Dou­ble gold

Stephen Mullaley re­flects on Pan Am Games, World Cham­pi­onships

The Compass - - SPORTS - BY NI­CHOLAS MERCER

When a good hitter finds his com­fort zone in the bat­ting box only great things can come of it.

Just ask the Team Canada male fast pitch soft­ball team af­ter they wit­nessed Fresh­wa­ter na­tive Stephen Mullaley get on a hot streak that car­ried them through the play­offs of the ISF World Fast Pitch Cham­pi­onships and the Pan Amer­i­can Games. Mullaley played a big role in help­ing Canada win at the worlds and claim gold at the Pam Am Games.

In his fi­nal 11 games, the slug­ging first base­man owned op­po­si­tion pitch­ing.

Mullaley went 18 for 33 dur­ing that time, which is good for a .545 bat­ting av­er­age.

He also picked up three walks, four home runs and knocked in 19 runs dur­ing that span.

“I felt com­fort­able in the box and I’m happy that it hap­pened in those two tour­na­ments in par­tic­u­lar,” he said. “Any­one on our team can get in a groove like that, and it makes it eas­ier to get com­fort­able (at the plate) with the lineup that we had.

“You never had much pres­sure on one hitter. You knew that if you didn’t get it done, some­one else was go­ing to do it.”

In the round robin of the ISF tour­na­ment, Mullaley hit a pedes­trian, by com­par­i­son, .313 with two home­runs and four runs bat­ted in.

He at­tributes his hot streak at the plate to his at­ti­tude and ap­proach. Dur­ing the world cham­pi­onships, Mullaley found him­self head­ing to the plate think­ing about not strik­ing out.

“We put a lot of work in train­ing and prac­tic­ing hit­ting, but also men­tally and be­ing bet­ter pre­pared to per­form in pres­sure sit­u­a­tions,” he said. “In the cham­pi­onship (of the worlds) I got hot, but dur­ing the week against that pitcher I had strug­gled. He struck me out three times.

“I was think­ing about it be­tween games and at-bats about what ad­just­ments I have to make. I found I was get­ting in the box and try­ing not to strike out and not get­ting in the box and try­ing to hit the ball hard.”

The ad­just­ment ob­vi­ously worked, as Mullaley helped lead Team Canada to both a world cham­pi­onship and a Pan Amer­i­can gold medal.

The Pan Ams

Im­pres­sive solo sta­tis­tics aside, Mullaley and his team­mates put to­gether a solid week at the Pan Amer­i­can Games. Canada, which fea­tured five New­found­land play­ers and a pair of coaches, never lost at the ath­letic spec­ta­cle and fin­ished with a record of 7-0, in­clud­ing a tight 2-1 vic­tory over Venezuela in the gold medal game.

“It was an in­cred­i­ble ex­pe­ri­ence,” said Mullaley. “I’m es­pe­cially proud of how the team pulled to­gether af­ter the World Cham­pi­onships and as a group we re­ally fo­cused on the Pan Ams the very next week. We never rested on the suc­cess of the worlds. “We knew what an op­por­tu­nity (to win), the Pan Ams were on home soil and we im­me­di­ately shifted fo­cus.” Two dif­fer­ent feel­ings Two weeks and two dif­fer­ent tour­na­ments on the world stage can be a men­tal and phys­i­cal grind for any ath­lete. They get into one rou­tine at one tour­ney, and then have to find that same rou­tine at the next one.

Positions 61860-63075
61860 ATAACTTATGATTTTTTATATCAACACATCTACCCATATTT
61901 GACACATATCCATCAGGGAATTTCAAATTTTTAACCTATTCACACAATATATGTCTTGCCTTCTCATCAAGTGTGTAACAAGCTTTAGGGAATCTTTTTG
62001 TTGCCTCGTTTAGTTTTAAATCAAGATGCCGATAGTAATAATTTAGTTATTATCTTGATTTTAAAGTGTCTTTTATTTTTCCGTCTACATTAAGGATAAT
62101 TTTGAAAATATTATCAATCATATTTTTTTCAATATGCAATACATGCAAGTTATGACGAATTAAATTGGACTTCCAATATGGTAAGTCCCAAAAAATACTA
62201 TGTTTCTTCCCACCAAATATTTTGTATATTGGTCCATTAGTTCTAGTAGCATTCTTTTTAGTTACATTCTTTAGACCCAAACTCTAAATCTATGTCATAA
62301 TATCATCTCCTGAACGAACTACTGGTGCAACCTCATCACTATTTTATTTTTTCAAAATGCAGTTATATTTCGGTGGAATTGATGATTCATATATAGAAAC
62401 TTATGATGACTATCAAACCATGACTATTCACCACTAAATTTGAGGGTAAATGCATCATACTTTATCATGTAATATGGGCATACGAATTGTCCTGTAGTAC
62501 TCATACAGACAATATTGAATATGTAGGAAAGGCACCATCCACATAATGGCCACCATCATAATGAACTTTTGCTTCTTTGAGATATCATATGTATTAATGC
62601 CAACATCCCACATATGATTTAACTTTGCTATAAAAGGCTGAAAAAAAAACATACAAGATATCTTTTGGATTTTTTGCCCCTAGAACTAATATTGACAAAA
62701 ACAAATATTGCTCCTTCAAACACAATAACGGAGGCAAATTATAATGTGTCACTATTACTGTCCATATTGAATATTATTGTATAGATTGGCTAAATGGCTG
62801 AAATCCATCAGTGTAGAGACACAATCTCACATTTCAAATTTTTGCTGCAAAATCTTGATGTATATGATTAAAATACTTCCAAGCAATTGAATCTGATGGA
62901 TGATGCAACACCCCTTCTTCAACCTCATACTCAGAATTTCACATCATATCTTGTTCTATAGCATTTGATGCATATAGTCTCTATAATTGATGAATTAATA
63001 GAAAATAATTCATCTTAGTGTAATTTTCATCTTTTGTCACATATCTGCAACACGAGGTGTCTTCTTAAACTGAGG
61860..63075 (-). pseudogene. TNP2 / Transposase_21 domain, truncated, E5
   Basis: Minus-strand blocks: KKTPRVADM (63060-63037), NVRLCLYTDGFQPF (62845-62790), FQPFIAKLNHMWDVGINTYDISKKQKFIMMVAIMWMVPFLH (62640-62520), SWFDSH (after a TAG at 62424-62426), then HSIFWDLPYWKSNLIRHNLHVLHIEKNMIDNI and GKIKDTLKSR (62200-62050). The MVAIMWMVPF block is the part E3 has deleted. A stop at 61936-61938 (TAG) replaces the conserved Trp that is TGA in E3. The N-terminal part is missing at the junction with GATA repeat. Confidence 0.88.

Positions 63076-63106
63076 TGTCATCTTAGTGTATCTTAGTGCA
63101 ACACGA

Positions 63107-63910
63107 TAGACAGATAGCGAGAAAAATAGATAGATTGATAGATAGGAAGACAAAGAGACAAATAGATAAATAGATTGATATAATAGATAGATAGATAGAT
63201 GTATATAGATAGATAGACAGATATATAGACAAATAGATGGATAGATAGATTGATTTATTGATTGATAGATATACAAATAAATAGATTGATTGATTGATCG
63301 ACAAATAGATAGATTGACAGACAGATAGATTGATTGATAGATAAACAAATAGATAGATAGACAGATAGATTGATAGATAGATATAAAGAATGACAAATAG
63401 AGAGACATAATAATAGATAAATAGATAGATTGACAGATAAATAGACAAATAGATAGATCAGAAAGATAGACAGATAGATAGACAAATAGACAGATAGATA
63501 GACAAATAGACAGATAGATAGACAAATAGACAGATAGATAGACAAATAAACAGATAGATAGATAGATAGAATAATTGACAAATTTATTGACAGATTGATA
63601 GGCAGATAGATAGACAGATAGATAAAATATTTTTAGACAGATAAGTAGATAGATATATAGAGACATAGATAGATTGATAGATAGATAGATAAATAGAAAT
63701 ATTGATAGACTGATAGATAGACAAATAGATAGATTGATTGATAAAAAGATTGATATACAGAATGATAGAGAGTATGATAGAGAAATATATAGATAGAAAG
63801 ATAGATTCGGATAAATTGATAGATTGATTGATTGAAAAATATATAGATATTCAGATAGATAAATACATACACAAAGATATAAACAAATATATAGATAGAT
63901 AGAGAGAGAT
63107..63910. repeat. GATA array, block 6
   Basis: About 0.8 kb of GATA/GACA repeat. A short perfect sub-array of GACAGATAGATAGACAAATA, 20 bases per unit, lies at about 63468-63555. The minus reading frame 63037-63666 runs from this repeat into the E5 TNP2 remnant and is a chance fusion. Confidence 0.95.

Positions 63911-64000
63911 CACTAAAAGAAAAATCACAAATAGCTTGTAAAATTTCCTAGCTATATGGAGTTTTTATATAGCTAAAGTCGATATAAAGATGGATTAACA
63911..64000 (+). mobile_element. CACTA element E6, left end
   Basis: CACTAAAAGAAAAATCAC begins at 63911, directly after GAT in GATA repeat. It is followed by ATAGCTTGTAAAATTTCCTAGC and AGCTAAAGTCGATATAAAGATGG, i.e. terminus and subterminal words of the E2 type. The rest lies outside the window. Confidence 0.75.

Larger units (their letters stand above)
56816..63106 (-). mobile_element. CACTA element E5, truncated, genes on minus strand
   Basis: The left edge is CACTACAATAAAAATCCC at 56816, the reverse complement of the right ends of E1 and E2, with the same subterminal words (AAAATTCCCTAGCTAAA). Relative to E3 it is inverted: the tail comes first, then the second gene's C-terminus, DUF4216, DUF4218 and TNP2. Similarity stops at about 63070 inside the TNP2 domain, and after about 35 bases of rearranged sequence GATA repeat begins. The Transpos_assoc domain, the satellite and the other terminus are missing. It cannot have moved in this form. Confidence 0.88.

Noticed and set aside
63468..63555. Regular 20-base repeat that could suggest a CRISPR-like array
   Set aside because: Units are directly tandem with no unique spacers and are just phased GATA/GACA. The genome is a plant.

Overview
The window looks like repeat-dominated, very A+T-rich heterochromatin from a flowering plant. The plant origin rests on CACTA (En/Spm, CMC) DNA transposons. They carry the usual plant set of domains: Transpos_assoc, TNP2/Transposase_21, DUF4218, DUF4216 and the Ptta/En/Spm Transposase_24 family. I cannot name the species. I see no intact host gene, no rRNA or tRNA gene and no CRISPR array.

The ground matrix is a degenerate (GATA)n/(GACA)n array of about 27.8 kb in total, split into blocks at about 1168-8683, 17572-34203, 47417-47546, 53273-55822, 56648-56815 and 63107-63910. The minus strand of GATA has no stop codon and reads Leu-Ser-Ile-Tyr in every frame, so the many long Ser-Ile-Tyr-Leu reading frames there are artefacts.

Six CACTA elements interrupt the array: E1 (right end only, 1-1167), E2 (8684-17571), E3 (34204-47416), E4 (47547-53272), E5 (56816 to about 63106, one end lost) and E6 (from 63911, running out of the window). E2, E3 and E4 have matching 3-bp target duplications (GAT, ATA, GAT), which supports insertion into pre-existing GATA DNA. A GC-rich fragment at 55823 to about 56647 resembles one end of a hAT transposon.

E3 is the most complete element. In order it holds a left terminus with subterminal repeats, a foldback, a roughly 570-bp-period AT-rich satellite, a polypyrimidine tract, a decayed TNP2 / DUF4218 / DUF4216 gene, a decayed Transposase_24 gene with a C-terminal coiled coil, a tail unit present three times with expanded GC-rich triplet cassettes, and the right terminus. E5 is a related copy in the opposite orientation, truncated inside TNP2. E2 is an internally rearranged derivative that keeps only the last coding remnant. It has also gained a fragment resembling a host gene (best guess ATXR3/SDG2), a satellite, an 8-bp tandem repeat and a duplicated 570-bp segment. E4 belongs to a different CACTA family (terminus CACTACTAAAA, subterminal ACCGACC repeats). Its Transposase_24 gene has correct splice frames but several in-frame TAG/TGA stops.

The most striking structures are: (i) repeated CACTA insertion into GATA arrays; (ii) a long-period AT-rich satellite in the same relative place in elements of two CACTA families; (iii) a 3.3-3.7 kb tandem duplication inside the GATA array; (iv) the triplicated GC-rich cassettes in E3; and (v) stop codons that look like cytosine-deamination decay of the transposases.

Mullaley said the Cana­dian soft­ball team got back into that rou­tine quickly at the Pan Ams. Co­in­ci­den­tally, that re­sulted in its sec­ond gold medal in less than a month.

“We had a hope that we would (win both cham­pi­onships),” he said. “We were very aware of how dif­fi­cult it would be if we did. We knew we had the team to do it.” Mullaley called the ISF World Cham­pi­onships “the pin­na­cle” of the soft­ball world.

“It was two dif­fer­ent feel­ings,” he said.

Words from home

In the midst of the Games, Mullaley re­ceived a spe­cial mes­sage from home. The lo­cal sport­ing com­mu­nity gath­ered at a ball field in Pla­cen­tia to record a video wish­ing Mullaley and the rest of Team Canada good luck the rest of the way.

“I saw it on my phone on the bus on the way to the ball field,” he said. “All the guys gath­ered around and watched it. That was some­thing very spe­cial and I’m grate­ful that they did that.”

For Mullaley, it was his first ap­pear­ance at the Pan Am Games, and the first time soft­ball was held at the Games since 2003. Canada has a strong tra­di­tion in the tour­na­ment.

In seven tour­na­ments from 1979 to 2003, Canada won the gold medal each time.

“We wanted to keep that tra­di­tion go­ing,” said Mullaley. “Walk­ing into the ath­lete’s vil­lage with a gold medal around your neck for the greater, big­ger Team Canada, the other Cana­dian ath­letes are wait­ing for you and giv­ing you stand­ing ova­tions.

“It is very spe­cial from that stand­point.”

PHOTO BY NI­CHOLAS MERCER/THE COM­PASS

Stephen Mullaley, left, of Fresh­wa­ter, Pla­cen­tia Bay, re­turned to his home­town over the week­end to celebrate his con­tri­bu­tions to Team Canada's gold medal per­for­mance at the Pan Am Games in Toronto. A mo­tor­cade and meet and greet took place Satur­day, Aug. 1. Seen here with Mullaley are a cou­ple of his young fans — Mar­cus Pittman (cen­tre) and Parker O'Reilly

SUB­MIT­TED PHOTO/TED SCH­A­BEL

Fresh­wa­ter (Pla­cen­tia Bay) na­tive Stephen Mullaley went 9-for-14 over­all at the plate for Canada in its five pre­lim­i­nary-round wins at the Pan Am Games men’s soft­ball com­pe­ti­tion, driv­ing in eight runs and scor­ing five more.

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